To ensure the integrity of the documents, and therefore the knowledge assets of the organisation, reports can be generated, such as:
      User activity reports.
      Automatically generate user login reports.
      Trace what is accessed, who is accessing it, what is being changed.
      Security tool and informs policy.
    • 8. 2. Major Features (cont) - Permission
      Permission.
      Set levels of access.
      Restrict access to particular documents and sections.
      Read only access.
      Permissions can be set by role and department.
    • 9. 2. Major Features (cont) - Permission
    • 10. 2. Major Features (cont) - Integration
      Office integration.
      Helps to prevent unnecessary inconsistencies or multiple versions.
    • 11. Benefits to KM
      Accessible anywhere – geographically dispersed teams need not be out of contact.
      Work towards the same goals, using the same knowledge base, keeping everyone in the loop.
      Element of personal knowledge management with customisable dashboards – personally deciding what's important to you.
      Better manage individuals access to vital knowledge documents and records.
    • 12. Benefits to KM (cont)
      Get information and records there and then – bulk documents can be uploaded all at once.
      It helps to avoid information redundancies and replication of work, as everyone should be working on the right version.
      Knowledge activities should therefore be more focused.
      Better meeting of organisational objectives.
      Information resources can be linked to those specific user groups – each department is better linked to their knowledge bases.
      Leading to better utilization – they do not need to filter the unnecessary documents.
      Good knowledge management depends on knowledge linked to core values or activities (Kalling & Styhre, 2003)
    • 13. Limitations to KM in Organisations
      Placing the emphasis on individuals to content manage their knowledge assets can be limiting, as
      individuals or departments have different standards when writing up and assigning meaning to documents (Orna, 2005).
      It deemphasises and discourages physical contact within organisations.
      Orna (2005) states that management must recognise the value of talking, and provide a place for it to happen.
      Virtual is only part of managing knowledge.
      Technologies should only support knowledge activities and not completely replace them (McDermott, 2000).
      Over use of technologies and systems may result in a good organisational memory, but no intelligence to do anything with it (Borghoff and Pereschi, 1997)
      Technology can fail.
    • 14. Case Study – Virgin America
      Used by various UK and international organisations, including NHS, Fujifilm, ALLOS: Biopharmaceutical.
      "KnowledgeTree is phenomenal and incredibly simple. It's really, really cool and all Web-based. It took about two hours to set up and roll it out to all company departments.” (Knowledge Tree Case Studies, 2010)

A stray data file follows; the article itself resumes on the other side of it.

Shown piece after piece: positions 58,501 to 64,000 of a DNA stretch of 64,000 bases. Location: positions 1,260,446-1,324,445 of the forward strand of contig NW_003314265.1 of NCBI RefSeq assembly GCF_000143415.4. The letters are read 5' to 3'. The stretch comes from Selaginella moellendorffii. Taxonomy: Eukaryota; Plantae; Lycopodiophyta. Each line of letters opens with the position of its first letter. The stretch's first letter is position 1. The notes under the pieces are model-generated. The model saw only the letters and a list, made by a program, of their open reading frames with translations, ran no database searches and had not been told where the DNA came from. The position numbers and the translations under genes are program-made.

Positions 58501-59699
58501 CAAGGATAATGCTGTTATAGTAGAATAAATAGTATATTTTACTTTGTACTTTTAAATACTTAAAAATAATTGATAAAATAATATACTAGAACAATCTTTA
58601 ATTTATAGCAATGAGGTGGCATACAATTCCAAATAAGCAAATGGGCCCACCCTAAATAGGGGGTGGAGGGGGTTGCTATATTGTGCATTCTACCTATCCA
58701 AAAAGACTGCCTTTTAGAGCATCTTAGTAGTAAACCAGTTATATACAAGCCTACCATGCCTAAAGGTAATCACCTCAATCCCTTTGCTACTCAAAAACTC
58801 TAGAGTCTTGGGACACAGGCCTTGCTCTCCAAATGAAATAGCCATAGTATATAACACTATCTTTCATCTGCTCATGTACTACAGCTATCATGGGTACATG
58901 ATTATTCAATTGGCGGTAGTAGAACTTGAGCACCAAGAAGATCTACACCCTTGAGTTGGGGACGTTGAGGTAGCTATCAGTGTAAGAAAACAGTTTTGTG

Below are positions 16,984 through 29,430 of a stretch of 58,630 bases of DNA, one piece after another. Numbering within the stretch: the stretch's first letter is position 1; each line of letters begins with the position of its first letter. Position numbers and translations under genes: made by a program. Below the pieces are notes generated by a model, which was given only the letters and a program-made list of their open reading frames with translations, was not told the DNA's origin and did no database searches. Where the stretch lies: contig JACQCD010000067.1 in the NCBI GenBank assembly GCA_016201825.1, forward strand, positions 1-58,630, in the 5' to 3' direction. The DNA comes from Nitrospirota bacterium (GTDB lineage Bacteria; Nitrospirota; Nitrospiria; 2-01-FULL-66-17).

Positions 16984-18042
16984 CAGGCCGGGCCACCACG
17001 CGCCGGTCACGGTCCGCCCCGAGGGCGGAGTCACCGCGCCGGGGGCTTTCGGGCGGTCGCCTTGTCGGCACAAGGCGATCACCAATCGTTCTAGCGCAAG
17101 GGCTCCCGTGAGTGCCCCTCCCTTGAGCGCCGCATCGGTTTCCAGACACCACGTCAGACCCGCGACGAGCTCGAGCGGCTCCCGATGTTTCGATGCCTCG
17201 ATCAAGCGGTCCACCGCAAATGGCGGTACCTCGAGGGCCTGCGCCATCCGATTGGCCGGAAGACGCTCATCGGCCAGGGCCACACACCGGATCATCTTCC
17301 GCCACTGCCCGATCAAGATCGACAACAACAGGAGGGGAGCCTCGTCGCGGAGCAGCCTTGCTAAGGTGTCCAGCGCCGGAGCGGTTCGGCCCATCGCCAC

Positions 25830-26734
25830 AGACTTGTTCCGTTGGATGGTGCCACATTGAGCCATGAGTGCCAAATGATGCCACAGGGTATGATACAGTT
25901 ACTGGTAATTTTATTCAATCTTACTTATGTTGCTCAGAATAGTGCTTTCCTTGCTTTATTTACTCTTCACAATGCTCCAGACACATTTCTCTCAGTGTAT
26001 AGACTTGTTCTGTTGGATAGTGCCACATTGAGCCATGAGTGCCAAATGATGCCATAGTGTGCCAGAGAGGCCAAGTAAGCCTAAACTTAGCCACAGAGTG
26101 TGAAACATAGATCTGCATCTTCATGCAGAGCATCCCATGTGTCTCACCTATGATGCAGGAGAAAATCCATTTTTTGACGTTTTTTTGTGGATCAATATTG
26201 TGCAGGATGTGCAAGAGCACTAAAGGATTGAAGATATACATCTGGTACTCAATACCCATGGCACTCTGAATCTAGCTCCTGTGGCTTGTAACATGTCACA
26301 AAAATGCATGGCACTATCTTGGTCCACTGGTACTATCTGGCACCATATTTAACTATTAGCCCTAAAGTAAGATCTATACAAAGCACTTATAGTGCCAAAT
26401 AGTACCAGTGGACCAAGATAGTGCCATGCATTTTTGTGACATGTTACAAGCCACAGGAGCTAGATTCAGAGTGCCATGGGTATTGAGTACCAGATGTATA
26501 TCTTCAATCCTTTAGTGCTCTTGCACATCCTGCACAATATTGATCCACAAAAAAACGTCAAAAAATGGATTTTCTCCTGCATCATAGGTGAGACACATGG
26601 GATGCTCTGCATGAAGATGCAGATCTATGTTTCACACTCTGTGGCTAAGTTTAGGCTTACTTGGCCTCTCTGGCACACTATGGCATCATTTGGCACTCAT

Challenge:
      They wanted a cost effective solution to electronically store and retrieve their company documents from a repository.
      Had to be easy to implement, use, and fit within their existing IT infrastructure.
    • 15. Case Study – Virgin America (cont)
      Solution
      Knowledge Tree was selected for their KM needs.
      To support 700 employees in the US.
      Linux operating system – Knowledge Tree works across platforms.
      Results
      Two days of implementation.
      All documents now stored, retrieved, and managed electronically.
      Quick access to documents without the need to search throw hardcopies.
      Its cost effectiveness played a big role in annual IT budget.
    • 16. Summary & Conclusion
      This presentation has discussed:
      What Knowledge Tree is – A content management system for information and knowledge assets.
      The features of Knowledge Tree, such as Dashboard, Tagging, Searching.
      The benefits Knowledge Tree can bring to an organisation’ KM and its employees.
      Some of the limitations that KM technologies like Knowledge Tree can bring with it.
      As well as, looked at the practical application of Knowledge Tree in the case study of Virgin America.
    • 17. References & Further Reading
      BORGHOFF, U.M. and PERESCHI,R. 1997. ‘Information Technology for Knowledge Management,’ Journal of Universal Computer Science. Vol. 3. No. 8. Pp. 835-842.
      DUSTDAR, S. 2005. ‘Reconciling Knowledge Management and Workflow Systems,’ Journal of Universal Computer Science. Vol. 11. No. 4. Pp. 589-604.
      KALLING, T. and STYHRE, A. 2003. Knowledge Sharing in Organisations. Oxordshire: DekekeGrafiska.
      McDERMOTT, R. 2000. Why Information Technology Inspired but Cannot Deliver Knowledge Management. IN: E.L. Lesser., M.A. Fontaine., J.A. Slusher. Knowledge and Communities. England: Butterworth-Heinemann.
      ORNA, E. 2005. Making Knowledge Visible. England: Gower.
      TIERNEY, S. 2010. Getting Started with Knowledge Tree. [Online] Available at:http://blog.jumpbox.com/?s=Knowledge+Tree&submit=Go [last accessed: 19/03/2010]
      WARD, A., RUNCIE, E., and MORRIS, L. 2009. ‘Embedding Innovation: Design Thinking for Small Enterprises,’ Journal of Corporate Strategy. Vol. 30. No. 2. pp. 78-84.
    • 18. Questions & Answers